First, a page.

Emergent Biosolutions says higher demand for CDMO services for COVID-19 related products helped it in the first quarter.

Gareth Macdonald

May 12, 2020

2 Min Read
Emergent buoyed by COVID-19 related CDMO business in Q1
Image: iStock/jurgenfr

Emergent Biosolutions says higher demand for CDMO services for COVID-19 related products helped it in the first quarter.

Emergent total saw revenues of $192.5 million in Q1, a slight increase over 2019. The firm said total revenues reflect a decline in product sales partially offset by an increase in CDMO and contracts and grants revenues.

The firm also maintained its full year guidance – revenues of $1.175 billion to $1.275 billion and net income in the $169 million to $210 million range – citing increased COVID-19 related work as an important factor.


Image: iStock/jurgenfr

CEO Bob Kramer told analysts “Near-term pressures on travel health and NARCAN businesses are being offset by the increased demand for our development and manufacturing capabilities in the CDMO business unit.”

COVID-19 contracts

Emergent has projects ongoing with J&J, Novavax, and Vaxart to develop vaccines and therapeutics for SARS-CoV-2, the virus that causes COVID-19.

For Novavax, Emergent is providing both substance and product manufacturing services for a Phase I trial expected to start this month. The Vaxart project will see the CDMO provide substance development and production services for trials, which are due to start after June.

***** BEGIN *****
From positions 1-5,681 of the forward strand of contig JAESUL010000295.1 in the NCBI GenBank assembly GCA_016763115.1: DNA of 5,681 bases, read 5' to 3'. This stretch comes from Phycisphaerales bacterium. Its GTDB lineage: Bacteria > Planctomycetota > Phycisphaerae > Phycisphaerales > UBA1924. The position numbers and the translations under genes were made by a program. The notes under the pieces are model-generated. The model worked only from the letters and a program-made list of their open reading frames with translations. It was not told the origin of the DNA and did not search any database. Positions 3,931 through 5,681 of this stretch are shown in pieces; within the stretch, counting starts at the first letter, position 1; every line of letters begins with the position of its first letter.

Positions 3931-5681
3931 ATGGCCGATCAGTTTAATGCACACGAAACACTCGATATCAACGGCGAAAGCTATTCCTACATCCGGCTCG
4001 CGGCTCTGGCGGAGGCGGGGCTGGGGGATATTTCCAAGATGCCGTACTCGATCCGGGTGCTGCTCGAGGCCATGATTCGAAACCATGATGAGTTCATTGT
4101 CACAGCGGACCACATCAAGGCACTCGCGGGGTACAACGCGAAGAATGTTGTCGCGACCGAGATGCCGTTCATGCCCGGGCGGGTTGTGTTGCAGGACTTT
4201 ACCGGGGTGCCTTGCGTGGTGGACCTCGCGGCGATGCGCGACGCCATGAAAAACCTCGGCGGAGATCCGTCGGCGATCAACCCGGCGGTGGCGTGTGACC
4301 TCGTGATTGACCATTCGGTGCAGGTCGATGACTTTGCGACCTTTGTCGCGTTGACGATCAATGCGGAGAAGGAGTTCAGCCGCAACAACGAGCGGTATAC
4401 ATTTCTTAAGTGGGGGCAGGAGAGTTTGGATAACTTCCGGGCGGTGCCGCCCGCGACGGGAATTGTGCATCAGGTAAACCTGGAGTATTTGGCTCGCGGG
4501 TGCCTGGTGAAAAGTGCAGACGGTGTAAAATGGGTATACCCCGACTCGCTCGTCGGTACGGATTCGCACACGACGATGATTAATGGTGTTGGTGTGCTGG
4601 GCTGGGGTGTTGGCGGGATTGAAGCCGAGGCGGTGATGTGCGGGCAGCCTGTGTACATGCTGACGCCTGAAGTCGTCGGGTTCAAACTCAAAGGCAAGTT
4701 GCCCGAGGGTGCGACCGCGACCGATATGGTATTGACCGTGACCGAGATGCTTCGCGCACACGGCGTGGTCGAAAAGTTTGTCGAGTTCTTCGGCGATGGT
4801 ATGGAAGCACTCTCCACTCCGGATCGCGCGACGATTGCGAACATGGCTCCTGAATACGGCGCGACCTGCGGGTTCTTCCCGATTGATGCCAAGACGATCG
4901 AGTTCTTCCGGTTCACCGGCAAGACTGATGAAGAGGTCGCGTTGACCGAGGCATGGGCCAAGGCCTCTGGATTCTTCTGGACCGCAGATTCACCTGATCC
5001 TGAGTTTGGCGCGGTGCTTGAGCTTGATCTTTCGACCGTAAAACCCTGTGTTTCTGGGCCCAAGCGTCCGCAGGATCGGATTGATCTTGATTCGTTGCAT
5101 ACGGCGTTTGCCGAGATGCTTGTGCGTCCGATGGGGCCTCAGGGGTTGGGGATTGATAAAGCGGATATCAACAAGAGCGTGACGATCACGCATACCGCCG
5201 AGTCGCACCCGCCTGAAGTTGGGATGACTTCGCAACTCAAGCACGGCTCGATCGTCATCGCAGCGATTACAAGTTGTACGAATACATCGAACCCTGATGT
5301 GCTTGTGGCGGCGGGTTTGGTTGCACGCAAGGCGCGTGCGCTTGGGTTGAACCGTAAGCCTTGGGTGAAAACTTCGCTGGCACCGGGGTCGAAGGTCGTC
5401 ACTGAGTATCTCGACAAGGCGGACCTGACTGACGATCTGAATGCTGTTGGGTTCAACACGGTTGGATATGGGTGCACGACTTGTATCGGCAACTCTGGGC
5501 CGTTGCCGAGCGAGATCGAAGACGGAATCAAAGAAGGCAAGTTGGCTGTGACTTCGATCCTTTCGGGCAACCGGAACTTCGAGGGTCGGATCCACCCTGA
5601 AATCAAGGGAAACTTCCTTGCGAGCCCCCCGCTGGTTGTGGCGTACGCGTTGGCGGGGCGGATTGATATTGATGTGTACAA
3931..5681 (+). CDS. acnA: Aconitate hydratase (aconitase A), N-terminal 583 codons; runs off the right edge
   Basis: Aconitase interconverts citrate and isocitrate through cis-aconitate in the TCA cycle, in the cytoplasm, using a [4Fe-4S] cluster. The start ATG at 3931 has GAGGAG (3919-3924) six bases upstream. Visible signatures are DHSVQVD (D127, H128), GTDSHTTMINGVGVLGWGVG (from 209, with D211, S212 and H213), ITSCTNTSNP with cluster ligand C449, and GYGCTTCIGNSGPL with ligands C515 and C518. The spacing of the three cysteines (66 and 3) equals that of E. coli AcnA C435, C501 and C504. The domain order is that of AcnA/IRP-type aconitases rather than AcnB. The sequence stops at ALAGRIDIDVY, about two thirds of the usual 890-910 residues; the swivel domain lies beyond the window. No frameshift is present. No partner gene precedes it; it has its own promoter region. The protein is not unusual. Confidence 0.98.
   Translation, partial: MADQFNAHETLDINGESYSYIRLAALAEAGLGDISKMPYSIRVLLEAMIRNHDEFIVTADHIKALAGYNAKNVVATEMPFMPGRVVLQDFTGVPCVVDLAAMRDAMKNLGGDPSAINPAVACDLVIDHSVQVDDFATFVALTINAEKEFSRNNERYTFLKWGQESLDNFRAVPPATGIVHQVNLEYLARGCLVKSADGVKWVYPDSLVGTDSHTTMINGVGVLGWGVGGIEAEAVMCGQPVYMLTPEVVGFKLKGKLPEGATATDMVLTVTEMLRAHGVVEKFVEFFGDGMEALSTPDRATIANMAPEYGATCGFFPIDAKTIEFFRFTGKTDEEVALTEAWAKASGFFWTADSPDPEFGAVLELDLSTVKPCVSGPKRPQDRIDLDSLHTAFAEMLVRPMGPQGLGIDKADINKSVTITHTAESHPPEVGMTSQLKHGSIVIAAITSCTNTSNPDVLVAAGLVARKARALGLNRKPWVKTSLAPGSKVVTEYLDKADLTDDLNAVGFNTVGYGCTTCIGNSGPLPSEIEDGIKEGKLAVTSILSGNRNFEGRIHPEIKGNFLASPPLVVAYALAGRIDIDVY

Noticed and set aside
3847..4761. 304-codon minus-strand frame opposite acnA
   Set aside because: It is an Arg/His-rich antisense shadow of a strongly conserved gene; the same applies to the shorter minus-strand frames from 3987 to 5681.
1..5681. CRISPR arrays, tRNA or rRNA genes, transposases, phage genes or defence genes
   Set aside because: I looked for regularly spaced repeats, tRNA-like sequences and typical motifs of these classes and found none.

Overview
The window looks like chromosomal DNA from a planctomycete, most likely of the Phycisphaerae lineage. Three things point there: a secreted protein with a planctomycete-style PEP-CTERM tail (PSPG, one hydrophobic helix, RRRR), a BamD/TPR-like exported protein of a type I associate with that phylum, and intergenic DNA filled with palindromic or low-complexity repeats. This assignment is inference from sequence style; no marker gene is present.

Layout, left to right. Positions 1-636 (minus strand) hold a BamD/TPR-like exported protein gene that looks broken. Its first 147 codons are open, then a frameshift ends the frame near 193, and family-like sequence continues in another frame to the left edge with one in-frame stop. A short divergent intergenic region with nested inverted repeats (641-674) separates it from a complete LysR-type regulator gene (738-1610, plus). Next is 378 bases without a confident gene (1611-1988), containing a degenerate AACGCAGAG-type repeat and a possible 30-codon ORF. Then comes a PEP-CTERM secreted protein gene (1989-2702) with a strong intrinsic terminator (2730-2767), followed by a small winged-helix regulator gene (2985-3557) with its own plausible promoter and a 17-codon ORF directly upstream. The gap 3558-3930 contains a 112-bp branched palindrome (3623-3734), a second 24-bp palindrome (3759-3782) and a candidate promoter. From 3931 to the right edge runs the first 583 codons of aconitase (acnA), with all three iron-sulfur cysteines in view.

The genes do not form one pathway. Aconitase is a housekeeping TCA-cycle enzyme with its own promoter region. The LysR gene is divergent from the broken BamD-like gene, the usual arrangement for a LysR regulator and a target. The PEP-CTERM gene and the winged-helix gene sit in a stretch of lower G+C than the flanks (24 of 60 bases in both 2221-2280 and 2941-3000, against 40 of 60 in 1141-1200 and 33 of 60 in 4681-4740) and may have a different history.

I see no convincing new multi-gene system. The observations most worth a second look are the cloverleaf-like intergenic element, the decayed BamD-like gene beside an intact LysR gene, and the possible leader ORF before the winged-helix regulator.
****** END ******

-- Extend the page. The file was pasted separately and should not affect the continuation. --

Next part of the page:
Emergent’s deal with J&J – which is worth $135 million – will see it provide drug substance manufacturing services and reserve large-scale production capacity from 2021 onwards.

The CDMO is also negotiating a commercial supply deal with J&J.

Syed Husain, head of Emergent’s CDMO business, said, “Our three COVID-19 collaborations show the depth and breadth of our customizable CDMO offering, built on our fundamental understanding of an innovator’s perspective.”


Emergent also shared details its own COVID-19 related development efforts.

The CDMO started work on two plasma-derived therapies – COVID-Human Immune Globulin (COVID- HIG) and COVID-Equine Immune Globulin (COVID-EIG) – both of which are being developed to treat people with severe COVID-19.

Laura Saward, head of Emergent’s therapeutics unit, said the firms manufacturing capabilities and partnerships with the US Government are key to both projects.

“We have been able to use the existing FLU-IGIV infrastructure to quickly initiate work on the COVID-HIG program.

Another key government partner for our program is the National Institute of Allergy and Infectious Disease, part of the National Institute of Health.

“This partnership is important to expedite our COVID-HIG program, by joining their clinical trials and to accelerate the collection of convalescent plasma from their clinical network for the manufacture of the hyperimmune.”

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